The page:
The main floor has been reimagined as an open-concept living space, stretching from what was once the front parlour through a glorious dining room, living room and kitchen. The room is adorned with 13-foot coffered ceilings and vintage-inspired millwork, with the gas fireplace acting as centrepiece and reclaimed radiators offering heritage charm. The kitchen holds a modern feel, with single-slab quartz countertops and backsplashes pairing with matte-bronze fixtures to juxtapose contemporary and heritage looks. Soft-close doors and floor-to-ceiling cabinetry add additional touches.


The gas fireplace, with its elegant hearth, acts as the centrepiece of the open-concept living area, while the decorative millwork and mouldings throughout each room add dimension and character. In a contrast of new and old, the patina of the original flooring reveals genuine wear from decades of use, adding wonder and the hint of story.

Upstairs, the fir floor landing retains the patina of the home’s history. Five generous bedrooms — two found in the unique third-floor loft — each offer their own stories, with the original windows and millwork carefully restored. Yet the main bedroom is the house’s masterpiece. With views directly onto the ocean and Dallas Road walkway, this room comes alive with sun. The ensuite offers a character soaker tub, with large octagonal porcelain tiles and walk-in shower.

Down the hall, the upper bathroom and laundry area make this floor family functional, with the level above offering a retreat space perfect for guests, or teenagers. It’s easy to imagine the history still to unfold in this house.  

“My favourite part of this home is the heritage plaque on the front,” says Goodman. “To see a house with history like this, and have a chance to work with it, you want to protect it. A heritage home isn’t for everyone, but for the right person, this is a dream come true. It’s not every day you find a brand-new 106-year-old house.”


Striking white single-slab marble brightens the kitchen and breakfast bar, paired with classic country blue and matte-bronze fixtures to create a wholesome feel. While the cabinetry is new, the crescent awning over the sink blends into the heritage feel, and the oversized sink and stainless steel appliances ensure this kitchen will be up to modern standards.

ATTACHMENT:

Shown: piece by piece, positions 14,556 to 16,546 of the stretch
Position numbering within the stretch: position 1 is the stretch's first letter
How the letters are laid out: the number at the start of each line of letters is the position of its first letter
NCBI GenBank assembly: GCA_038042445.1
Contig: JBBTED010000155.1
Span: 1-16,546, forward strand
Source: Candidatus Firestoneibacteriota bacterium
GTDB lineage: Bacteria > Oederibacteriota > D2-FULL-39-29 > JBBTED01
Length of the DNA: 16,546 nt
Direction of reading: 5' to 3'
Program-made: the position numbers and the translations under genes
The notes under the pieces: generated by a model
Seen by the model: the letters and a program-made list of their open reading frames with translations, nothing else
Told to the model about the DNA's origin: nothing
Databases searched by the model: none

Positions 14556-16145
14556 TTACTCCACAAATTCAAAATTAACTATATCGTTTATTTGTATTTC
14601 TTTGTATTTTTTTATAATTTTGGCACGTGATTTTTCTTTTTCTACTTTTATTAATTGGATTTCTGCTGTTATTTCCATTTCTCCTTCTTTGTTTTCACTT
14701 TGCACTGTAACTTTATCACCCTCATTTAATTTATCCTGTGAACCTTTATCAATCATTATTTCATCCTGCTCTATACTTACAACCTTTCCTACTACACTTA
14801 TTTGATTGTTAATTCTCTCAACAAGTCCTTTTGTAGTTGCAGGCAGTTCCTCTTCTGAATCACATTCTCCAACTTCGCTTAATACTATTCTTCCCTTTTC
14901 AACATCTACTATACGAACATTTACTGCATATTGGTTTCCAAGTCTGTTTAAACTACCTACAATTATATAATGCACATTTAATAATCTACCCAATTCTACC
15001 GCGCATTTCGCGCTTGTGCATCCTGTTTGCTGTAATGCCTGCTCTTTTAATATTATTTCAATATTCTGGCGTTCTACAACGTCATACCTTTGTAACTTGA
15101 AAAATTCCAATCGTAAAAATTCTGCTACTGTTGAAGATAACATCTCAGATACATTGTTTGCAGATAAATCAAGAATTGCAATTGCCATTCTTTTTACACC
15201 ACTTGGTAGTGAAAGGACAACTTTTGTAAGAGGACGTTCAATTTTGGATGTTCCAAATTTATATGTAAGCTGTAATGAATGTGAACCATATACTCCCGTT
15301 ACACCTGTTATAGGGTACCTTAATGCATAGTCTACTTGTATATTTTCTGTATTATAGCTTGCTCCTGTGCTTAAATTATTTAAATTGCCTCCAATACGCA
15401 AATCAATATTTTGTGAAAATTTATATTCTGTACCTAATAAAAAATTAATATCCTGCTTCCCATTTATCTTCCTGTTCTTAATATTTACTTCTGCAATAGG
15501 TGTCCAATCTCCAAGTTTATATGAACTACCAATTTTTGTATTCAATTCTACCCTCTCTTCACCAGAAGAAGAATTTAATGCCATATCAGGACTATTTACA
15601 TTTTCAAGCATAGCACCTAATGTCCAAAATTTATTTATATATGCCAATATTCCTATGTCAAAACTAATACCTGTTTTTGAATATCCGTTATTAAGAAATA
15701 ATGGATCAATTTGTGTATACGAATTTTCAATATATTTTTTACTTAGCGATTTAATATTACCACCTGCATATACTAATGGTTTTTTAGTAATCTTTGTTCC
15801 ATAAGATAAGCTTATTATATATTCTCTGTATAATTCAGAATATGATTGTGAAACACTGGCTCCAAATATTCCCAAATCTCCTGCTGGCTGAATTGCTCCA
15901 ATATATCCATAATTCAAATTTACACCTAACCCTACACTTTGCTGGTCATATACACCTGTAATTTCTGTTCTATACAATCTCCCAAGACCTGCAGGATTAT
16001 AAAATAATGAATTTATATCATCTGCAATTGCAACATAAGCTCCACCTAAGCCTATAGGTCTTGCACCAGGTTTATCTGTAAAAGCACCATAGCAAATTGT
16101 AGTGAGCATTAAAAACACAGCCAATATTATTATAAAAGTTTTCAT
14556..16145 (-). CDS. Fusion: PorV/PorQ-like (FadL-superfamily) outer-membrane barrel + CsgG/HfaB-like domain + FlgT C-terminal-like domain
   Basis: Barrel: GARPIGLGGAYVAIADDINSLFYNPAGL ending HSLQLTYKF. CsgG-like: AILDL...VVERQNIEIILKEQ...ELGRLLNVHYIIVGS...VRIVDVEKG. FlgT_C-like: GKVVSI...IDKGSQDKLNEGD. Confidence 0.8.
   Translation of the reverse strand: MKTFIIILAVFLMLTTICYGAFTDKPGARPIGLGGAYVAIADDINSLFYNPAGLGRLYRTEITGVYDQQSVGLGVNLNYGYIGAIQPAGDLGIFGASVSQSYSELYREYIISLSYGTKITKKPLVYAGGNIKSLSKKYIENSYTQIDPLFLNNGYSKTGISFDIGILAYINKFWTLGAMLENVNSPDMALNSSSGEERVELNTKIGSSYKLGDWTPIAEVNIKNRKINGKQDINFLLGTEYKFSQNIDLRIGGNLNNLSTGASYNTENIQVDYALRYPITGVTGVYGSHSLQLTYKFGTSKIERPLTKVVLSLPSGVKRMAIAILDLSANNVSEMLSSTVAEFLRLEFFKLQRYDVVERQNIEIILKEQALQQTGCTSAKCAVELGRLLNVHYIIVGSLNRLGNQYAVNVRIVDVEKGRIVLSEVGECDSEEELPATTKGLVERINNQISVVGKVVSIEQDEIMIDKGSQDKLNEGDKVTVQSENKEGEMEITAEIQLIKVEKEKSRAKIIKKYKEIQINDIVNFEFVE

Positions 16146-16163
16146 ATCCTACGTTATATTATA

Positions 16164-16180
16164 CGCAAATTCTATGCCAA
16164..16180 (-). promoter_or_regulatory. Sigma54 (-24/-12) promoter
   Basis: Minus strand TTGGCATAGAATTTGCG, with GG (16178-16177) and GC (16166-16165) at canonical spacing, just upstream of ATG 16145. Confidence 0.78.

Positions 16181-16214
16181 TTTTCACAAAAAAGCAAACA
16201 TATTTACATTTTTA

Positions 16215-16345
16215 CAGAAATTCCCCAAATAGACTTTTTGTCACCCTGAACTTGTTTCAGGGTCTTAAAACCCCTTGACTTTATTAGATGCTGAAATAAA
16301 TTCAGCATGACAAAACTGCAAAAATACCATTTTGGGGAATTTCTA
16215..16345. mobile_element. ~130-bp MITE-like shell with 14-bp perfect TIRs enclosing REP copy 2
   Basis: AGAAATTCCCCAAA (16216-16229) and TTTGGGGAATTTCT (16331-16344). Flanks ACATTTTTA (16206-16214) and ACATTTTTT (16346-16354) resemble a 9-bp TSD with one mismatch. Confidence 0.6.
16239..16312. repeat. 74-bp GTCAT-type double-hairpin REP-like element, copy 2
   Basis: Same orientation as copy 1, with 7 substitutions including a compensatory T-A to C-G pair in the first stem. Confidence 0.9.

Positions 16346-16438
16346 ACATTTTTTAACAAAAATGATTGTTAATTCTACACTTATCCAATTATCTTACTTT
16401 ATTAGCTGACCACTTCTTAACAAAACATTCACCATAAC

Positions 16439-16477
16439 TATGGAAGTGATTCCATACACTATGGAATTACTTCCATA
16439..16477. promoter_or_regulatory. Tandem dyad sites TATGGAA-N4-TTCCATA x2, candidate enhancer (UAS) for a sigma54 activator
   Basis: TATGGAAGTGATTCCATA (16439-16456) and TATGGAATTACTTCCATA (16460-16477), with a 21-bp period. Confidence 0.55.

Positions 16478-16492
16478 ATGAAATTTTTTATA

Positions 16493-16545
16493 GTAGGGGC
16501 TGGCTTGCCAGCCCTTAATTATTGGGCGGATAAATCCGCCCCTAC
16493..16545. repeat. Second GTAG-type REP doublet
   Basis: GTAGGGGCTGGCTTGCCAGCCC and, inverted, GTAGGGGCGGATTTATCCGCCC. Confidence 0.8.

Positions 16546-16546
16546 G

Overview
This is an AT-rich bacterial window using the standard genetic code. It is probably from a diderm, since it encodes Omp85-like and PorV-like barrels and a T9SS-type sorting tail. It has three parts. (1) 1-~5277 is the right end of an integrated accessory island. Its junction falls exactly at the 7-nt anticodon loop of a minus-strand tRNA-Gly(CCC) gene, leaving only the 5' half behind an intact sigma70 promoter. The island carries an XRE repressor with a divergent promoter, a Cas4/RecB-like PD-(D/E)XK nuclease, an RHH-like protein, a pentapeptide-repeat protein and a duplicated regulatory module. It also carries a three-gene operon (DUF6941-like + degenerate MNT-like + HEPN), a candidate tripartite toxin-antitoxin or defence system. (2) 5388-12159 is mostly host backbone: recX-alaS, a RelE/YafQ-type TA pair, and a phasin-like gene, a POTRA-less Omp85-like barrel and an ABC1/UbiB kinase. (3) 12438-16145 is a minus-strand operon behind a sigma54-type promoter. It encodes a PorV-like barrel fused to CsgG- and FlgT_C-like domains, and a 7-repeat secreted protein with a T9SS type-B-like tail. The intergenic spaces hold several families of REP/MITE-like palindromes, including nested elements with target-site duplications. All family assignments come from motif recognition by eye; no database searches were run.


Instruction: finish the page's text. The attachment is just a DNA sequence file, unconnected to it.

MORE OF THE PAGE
Each bathroom in the home offers elements of heritage wrapped into modern expectations. Heated octagonal porcelain tile flooring will keep out the cold like it never could in decades past, yet milled wood paneling, Edison bulbs and vintage circular mirrors strategically emphasize the old-fashioned feel of the powder room. The ensuite bath offers a character soaker tub and walk-in shower, complete with black iron trim and brass fixtures to carry on the vintage look.


Architect: John Keay
Home Designer/Developer: Aryze Developments
Construction Manager: Simon Fyall
Plumber: City Service Plumbing and Heating
Electrician: A. Slater Electrical Systems
Window Restoration: Vintage Woodworks and
Bob Crouse
Roofing: RC Roofing
Drywall: Peter Wilson
Tile: Island Floor Centre
Painting: Indelible Paint Works
Kitchen/Bathroom Millwork: Coast Cabinets
Custom Millwork: Coast Cabinets
Countertops: Exotic Stone
Finishing Carpentry: Harrison Custom Woodworks
Floor Refinishing: Mark Hill Carpentry & Flooring
Glass: B&E Glass & Mirror
Landscape: Biophilia Design Collective
Pavers: Westpoint Pavers
Engineers: RJC Engineers